The chief of one of the world’s largest oil companies threw a curve ball at the controversial energy transition by backtracking on its renewable energy commitments with a renewed focus on its core commodity.  

“I think what would be dangerous and irresponsible to actually cut out oil and gas production so that the cost of living — as we saw just last year — starts to shoot up again,” recently installed Shell CEO Wael Sawan said in widely panned remarks to the BBC on July 6. “The reality is the energy system of today continues to desperately need oil and gas.”

The remarks signal a sharp reversal from the ambitious objectives of former CEO Ben van Beurden, who set a net-zero emission target for both its operations and products by 2050 that included reducing oil production by roughly 1% to 2% a year through at least the end of this decade. Sawan assumed the top job at Shell in January following van Beurden’s retirement. 

Shell may double down on its pivot to oil and gas as the super-major is considering selling off its renewable power operations, according to a July 13 Bloomberg report, citing “people with knowledge of the matter.” Shell’s renewable energy assets include a 50% stake in the stalled SouthCoast Wind offshore wind farm off Massachusetts.

A leading oil and gas producer in the deepwater Gulf of Mexico, Shell’s global equivalent production reached 1.877 million boed in the first quarter, up from 1.859 million boed in the fourth quarter of 2022. The Shell Offshore entity also holds 12 of the 34 new well permits the Bureau of Ocean Energy Management (BOEM) issued for Gulf of Mexico waters of 1,000’ or greater between Jan.1 and July 15.

Shell joins fellow UK super-major BP in dialing back renewable energy investments in favor of the appreciably higher returns from their respective oil and gas operations. BP had aimed to reduce emissions by 35% to 40% by the end of the decade, but in March scaled back the declaration to a 20% to 30% reduction target. Both have stated the transition to renewable energy must be a more gradual process with oil and gas carrying the load for now.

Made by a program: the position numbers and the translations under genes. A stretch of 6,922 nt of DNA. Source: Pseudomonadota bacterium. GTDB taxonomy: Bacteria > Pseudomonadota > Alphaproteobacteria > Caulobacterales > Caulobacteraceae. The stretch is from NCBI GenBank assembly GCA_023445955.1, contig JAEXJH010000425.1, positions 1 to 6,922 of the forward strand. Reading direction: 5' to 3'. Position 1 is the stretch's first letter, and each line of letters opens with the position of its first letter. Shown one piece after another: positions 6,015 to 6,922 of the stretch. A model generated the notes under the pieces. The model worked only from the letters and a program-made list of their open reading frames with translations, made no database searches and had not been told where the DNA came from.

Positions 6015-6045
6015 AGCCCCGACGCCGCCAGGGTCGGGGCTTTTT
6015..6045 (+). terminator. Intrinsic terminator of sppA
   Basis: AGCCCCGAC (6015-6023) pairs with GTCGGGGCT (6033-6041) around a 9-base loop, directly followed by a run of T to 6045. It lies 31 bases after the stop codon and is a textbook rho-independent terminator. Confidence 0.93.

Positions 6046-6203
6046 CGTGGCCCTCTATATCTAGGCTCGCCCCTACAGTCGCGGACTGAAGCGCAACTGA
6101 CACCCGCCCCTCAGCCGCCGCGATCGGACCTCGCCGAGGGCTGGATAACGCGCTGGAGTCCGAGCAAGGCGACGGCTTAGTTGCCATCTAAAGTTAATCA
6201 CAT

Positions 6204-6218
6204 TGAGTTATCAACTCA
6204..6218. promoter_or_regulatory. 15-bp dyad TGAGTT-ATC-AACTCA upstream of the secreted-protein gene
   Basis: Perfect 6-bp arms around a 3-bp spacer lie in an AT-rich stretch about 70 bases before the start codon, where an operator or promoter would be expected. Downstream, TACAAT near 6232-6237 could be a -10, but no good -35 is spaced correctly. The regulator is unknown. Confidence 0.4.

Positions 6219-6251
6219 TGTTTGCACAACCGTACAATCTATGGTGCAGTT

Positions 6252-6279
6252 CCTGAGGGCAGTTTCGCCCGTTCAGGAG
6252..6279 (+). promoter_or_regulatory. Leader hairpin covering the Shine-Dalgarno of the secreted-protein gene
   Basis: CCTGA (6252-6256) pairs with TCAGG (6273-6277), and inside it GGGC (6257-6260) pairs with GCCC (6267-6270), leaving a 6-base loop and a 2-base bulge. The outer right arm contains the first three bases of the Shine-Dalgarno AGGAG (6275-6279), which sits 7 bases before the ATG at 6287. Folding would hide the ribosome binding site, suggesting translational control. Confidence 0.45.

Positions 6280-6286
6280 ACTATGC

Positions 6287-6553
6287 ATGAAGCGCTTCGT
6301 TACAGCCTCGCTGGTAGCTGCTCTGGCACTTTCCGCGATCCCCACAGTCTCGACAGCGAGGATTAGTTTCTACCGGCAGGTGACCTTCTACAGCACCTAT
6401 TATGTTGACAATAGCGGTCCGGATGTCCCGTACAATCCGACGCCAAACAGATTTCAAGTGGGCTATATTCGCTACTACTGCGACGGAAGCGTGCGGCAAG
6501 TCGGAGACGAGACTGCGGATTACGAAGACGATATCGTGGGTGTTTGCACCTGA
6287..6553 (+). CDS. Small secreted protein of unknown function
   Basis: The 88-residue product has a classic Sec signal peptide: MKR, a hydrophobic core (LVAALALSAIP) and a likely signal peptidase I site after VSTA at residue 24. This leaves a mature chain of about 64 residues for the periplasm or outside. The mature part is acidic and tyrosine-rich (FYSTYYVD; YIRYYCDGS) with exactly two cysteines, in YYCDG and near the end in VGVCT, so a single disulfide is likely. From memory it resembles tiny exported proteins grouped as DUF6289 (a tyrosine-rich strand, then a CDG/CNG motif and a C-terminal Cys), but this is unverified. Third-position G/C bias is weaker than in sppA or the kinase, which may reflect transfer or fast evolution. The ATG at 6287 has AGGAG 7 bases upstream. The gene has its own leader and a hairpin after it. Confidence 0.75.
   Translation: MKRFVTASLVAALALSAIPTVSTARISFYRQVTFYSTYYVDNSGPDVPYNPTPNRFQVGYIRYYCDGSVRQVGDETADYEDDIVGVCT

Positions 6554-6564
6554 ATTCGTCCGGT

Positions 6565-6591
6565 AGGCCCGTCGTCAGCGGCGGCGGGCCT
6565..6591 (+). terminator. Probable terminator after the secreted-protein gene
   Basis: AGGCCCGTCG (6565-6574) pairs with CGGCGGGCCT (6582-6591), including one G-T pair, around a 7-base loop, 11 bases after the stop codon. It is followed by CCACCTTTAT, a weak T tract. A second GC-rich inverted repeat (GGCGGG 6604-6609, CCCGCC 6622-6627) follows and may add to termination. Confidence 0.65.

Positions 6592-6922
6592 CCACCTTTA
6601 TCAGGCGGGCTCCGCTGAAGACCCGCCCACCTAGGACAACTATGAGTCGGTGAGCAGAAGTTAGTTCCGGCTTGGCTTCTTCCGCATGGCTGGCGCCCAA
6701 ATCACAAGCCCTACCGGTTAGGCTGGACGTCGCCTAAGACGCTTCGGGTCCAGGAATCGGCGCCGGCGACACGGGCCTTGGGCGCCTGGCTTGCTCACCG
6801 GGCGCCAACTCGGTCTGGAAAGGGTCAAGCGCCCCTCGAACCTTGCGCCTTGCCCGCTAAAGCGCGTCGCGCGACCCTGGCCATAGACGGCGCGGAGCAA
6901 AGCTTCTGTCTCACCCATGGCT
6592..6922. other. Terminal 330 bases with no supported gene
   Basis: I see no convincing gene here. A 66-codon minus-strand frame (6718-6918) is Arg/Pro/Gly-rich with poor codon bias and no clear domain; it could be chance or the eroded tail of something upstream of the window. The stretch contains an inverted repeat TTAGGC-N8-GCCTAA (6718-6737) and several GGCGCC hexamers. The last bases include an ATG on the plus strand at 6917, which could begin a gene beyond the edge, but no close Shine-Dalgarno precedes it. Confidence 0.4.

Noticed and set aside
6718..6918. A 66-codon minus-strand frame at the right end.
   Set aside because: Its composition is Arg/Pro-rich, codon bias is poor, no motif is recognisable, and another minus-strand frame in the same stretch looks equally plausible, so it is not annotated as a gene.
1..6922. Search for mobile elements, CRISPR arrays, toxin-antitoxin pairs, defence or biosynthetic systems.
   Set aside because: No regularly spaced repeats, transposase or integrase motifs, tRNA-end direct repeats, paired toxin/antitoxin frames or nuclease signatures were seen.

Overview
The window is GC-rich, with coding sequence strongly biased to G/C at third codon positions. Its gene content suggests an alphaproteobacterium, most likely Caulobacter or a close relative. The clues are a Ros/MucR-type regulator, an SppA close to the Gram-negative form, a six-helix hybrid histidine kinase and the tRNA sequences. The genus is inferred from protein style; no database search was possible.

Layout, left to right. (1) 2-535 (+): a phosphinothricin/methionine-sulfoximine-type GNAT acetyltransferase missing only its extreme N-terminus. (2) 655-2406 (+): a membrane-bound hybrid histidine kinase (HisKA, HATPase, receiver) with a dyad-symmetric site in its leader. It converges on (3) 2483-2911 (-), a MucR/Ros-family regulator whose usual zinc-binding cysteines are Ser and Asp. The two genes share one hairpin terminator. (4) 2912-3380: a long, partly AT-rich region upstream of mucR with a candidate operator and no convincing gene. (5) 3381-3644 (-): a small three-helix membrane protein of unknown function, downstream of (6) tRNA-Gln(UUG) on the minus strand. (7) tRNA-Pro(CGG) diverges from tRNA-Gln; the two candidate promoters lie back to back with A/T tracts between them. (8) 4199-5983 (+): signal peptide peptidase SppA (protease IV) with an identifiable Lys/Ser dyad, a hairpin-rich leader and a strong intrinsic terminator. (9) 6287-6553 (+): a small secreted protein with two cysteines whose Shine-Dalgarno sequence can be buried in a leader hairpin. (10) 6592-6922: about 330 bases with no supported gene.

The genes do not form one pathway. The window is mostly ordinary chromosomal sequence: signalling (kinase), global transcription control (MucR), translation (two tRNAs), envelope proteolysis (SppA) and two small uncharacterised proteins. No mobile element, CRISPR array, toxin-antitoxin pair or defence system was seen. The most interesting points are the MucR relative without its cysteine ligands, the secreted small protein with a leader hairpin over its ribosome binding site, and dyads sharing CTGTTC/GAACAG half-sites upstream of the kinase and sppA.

During his BBC interview Sawan added that he was not ruling out the possibility of relocating the company from London to the U.S., citing the UK government's changing tax and energy policies. “I would never rule out anything that could potentially create the right circumstances for the company and its shareholders. Ultimately, I am in the service of shareholder value,” he said.


Jim Redden is a Houston-based independent journalist, specializing in the oil and gas and associated energy sectors. He has more than 47 years of diverse communications experience, ranging from newspaper and magazine reporter and editor to corporate communicator. Redden holds a BA degree in journalism from Marshall University in Huntington, W.Va. He can be reached at [email protected]